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This year’s Newsfoo felt to me rather different from the 2010 edition. There seemed to be less discussion of how to sustain or resource news, or about the contexts of news consumption, and more about how to deal with some of the cognitive, knowledge-management and even ethical issues of news journalism. This post is on initiatives/tools for fact-checking and knowledge management in the news [Update: a more current list is here.]

Knowledge management, fact-checking in news organisations

After last year’s Newsfoo, I pondered whether “a key emerging role for news media and journalists might lie in more systematically tracking and unpacking the nature and web of connections, instances and influences that flow to and through and from events” – Bruno Latour’s Macospol is one example of how this might be done. Some human rights organisations are using new tools to collect and mine data, build and visualise patterns, and draw conclusions and present evidence (e.g. B’Tselem’s pretty jaw-dropping forensic collaboration with Situ Studio and Goldsmiths). What kinds of tools and methods are news organisations using to conduct this kind of work – establishing facts, establishing connections, and building a web of evidence that helps people decide what is happening around them?

Three Newsfoo discussions in particular prompted this post (alongside Baratunde‘s reminder to us all that The Onion has fact-checkers):
– Jonathan Stray asked first how news organisations could implement better knowledge management as they gather and process information – in a sense, a “context layer” for the web. As one person put it in another discussion, “the process of journalism is very lossy”, in that a lot of labour-intensive, useful information gathered in the process of doing journalism never gets used, or stored and made available to others to search or build on.
– Dan Schultz and Sasha Costanza-Chock talked about how to provide a “truth and credibility layer” for news consumers when they interact with journalism: how do you know if a statement reported online is true or not?
– a range of participants came together for a session specifically on fact-checking, looking in part of how Politifact works, and other initiatives (like this) enabling quite granular analysis of political and business discourse and reporting.

Also, a week before Newsfoo, Craig Newmark had posted on how he’s extremely dissatisfied with the state of fact-checking [UPDATE: and a new post from Craig Newmark at Nieman Lab continues to argue that fact-checking and -challenging is a critical part of how news organisations earn, retain and grow trust]. And a week ago, Ethan Zuckerman wrote helpfully about Morningside Analytics’ work on the US online fact-checking ecosystem, and Lucas Graves’ work on the landscape of fact-checking in the US. There’s a lot of discussion about the state of fact-checking generally at the moment, so I won’t retread the discussions had in these sessions at Newsfoo (not least since there was a fair amount of FrieNDA.)

So read on for a list of resources mentioned in these Newsfoo sessions, along with some others I’ve added to round things out a bit – I hope it’s of use. Most of these are US/UK only – who’s doing this in other parts of the world, in other languages? Thoughts? Additions? Let me know through the comments box!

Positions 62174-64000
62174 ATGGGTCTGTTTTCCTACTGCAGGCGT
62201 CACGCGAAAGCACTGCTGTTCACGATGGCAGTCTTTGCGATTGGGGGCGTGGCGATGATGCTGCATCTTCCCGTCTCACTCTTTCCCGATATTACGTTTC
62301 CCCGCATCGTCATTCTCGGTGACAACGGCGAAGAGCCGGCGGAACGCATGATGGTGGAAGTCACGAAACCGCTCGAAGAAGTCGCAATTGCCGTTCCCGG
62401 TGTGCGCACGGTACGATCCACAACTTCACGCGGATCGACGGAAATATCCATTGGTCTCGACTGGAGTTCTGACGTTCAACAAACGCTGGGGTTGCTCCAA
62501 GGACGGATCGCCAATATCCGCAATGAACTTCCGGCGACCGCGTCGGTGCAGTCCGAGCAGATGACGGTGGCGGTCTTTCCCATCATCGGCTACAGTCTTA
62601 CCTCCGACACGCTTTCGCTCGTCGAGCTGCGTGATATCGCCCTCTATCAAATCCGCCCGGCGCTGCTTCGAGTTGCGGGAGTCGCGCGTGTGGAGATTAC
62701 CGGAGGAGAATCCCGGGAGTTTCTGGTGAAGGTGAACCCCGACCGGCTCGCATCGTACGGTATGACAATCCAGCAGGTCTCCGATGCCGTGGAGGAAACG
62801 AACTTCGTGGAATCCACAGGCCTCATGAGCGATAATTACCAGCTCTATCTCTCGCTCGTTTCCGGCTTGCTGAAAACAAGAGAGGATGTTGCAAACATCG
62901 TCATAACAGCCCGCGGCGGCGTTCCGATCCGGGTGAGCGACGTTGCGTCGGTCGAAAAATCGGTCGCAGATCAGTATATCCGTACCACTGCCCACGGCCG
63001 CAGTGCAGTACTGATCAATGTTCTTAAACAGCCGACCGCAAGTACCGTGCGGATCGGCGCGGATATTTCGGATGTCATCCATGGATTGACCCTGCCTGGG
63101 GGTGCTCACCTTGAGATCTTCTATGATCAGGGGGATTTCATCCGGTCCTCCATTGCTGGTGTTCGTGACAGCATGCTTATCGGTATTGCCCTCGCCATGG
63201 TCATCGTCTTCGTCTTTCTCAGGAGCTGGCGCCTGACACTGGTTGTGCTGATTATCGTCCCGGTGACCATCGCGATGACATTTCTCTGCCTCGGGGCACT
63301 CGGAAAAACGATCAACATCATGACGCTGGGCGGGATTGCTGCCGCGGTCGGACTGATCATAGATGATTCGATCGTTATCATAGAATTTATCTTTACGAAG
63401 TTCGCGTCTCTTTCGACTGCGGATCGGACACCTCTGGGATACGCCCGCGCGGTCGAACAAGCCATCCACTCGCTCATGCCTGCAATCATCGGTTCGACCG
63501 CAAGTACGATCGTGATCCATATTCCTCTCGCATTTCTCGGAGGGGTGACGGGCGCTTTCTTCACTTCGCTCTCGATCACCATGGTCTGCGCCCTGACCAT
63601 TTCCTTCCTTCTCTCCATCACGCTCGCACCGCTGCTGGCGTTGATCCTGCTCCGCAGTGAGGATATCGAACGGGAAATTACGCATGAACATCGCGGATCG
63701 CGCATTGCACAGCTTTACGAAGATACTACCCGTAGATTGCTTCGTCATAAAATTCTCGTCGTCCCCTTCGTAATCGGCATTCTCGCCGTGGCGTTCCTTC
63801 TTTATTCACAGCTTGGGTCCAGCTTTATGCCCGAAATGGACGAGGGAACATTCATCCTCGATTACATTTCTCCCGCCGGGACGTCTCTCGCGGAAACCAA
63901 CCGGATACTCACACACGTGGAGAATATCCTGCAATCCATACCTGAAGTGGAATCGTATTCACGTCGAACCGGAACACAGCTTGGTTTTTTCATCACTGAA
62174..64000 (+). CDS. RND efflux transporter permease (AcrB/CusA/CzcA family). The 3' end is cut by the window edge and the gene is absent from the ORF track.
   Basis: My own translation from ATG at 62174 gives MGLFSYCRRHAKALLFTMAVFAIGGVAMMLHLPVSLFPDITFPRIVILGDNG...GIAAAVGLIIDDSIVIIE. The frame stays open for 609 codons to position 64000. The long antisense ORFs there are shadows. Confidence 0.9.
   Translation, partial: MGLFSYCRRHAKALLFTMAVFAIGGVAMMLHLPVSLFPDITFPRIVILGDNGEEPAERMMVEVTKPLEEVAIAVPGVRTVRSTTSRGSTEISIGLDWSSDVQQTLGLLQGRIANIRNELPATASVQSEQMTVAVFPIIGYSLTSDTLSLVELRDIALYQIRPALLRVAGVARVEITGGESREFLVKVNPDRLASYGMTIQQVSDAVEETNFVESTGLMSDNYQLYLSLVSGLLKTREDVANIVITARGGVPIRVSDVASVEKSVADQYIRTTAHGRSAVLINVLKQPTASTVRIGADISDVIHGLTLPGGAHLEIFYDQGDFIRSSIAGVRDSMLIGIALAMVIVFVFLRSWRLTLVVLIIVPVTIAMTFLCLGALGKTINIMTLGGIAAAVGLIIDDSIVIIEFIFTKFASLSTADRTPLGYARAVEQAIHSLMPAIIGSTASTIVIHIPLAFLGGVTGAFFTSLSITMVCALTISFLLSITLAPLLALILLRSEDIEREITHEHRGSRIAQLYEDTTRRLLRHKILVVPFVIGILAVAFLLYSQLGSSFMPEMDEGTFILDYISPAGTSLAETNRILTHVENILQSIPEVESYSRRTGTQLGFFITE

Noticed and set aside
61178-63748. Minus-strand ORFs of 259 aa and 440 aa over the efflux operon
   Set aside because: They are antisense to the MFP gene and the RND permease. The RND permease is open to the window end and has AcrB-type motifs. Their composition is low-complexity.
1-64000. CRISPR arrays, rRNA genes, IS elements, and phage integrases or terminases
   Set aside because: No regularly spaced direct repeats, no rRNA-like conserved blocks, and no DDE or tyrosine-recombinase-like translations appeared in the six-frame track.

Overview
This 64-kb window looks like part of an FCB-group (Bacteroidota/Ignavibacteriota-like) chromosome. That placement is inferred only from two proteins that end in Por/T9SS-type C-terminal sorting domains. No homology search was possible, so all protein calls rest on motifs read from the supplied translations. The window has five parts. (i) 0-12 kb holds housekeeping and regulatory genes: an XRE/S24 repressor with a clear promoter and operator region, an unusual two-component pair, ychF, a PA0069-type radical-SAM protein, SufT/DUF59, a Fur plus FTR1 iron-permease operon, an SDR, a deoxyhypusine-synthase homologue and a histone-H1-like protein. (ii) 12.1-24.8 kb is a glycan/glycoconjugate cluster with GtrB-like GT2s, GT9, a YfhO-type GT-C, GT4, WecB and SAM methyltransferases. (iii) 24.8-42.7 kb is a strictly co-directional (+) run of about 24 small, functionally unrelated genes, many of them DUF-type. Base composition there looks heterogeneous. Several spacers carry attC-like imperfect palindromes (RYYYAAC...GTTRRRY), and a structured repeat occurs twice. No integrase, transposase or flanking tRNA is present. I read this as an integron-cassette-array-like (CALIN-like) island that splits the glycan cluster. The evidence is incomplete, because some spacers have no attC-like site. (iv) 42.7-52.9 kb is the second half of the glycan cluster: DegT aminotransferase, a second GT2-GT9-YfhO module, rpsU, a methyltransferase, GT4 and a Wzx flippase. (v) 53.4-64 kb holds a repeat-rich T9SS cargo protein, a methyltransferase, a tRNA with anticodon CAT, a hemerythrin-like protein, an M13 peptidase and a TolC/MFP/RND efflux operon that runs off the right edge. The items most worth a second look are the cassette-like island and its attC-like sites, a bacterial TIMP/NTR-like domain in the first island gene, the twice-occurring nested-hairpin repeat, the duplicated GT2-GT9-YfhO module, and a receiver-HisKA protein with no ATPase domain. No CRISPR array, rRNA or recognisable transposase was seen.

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I’m wearing my News Foo t-shirt in honour of the chain of conversations that has led to my being quoted in Tom Standage’s excellent Special Report in this week’s Economist, on the future of news. (Update: And in additional News Foo connections, Meg Pickard kindly extended an invitation to give a brown bag talk at The Guardian this Wednesday lunchtime – very excited about this.)

The conversations at Newsfoo afforded both the chance to delve deeper into topics and ideas with very sharp-minded people, and to reflect a little bit on a meta level on what all this ceaseless inquiry and activity means.  Listening in particular to discussions about sustainability, business models and revenue generation, it made me think of Sir Isaac Newton.

Most of us think of Newton as a mathematician, a physicist, an astronomer, striking out into new territories of shared, incremental, testable knowledge, whereas Newton spent the greater part of his time on studying and writing about the Bible (.doc), alchemy, and the occult – elite, hidden, controversial (as a Christian, he is widely held to have been an Arian).  He studied, for example, alchemical motifs like the Greene Lyon, and helped to sponsor an expedition in search of dragons in the Swiss Alps.  Gravitation was, in a way, a side-project – something he came up with in his 20% time.

Some of the discussions (in many, many settings – not specifically at Newsfoo) about how to pay for journalism feel to me at times more akin to a theological, doctrinal conversation about waning belief-systems than one intent on discovering the intrinsic natural forces that surround and govern our work.  That’s undoubtedly more due to my own limitations than the problems of the conversation, but I think it’s worth asking those wiser than I am:

What’s our Greene Lyon? And what’s the 20% time project that becomes gravity?

This rather lengthy post was my first maladroit assay, yesterday.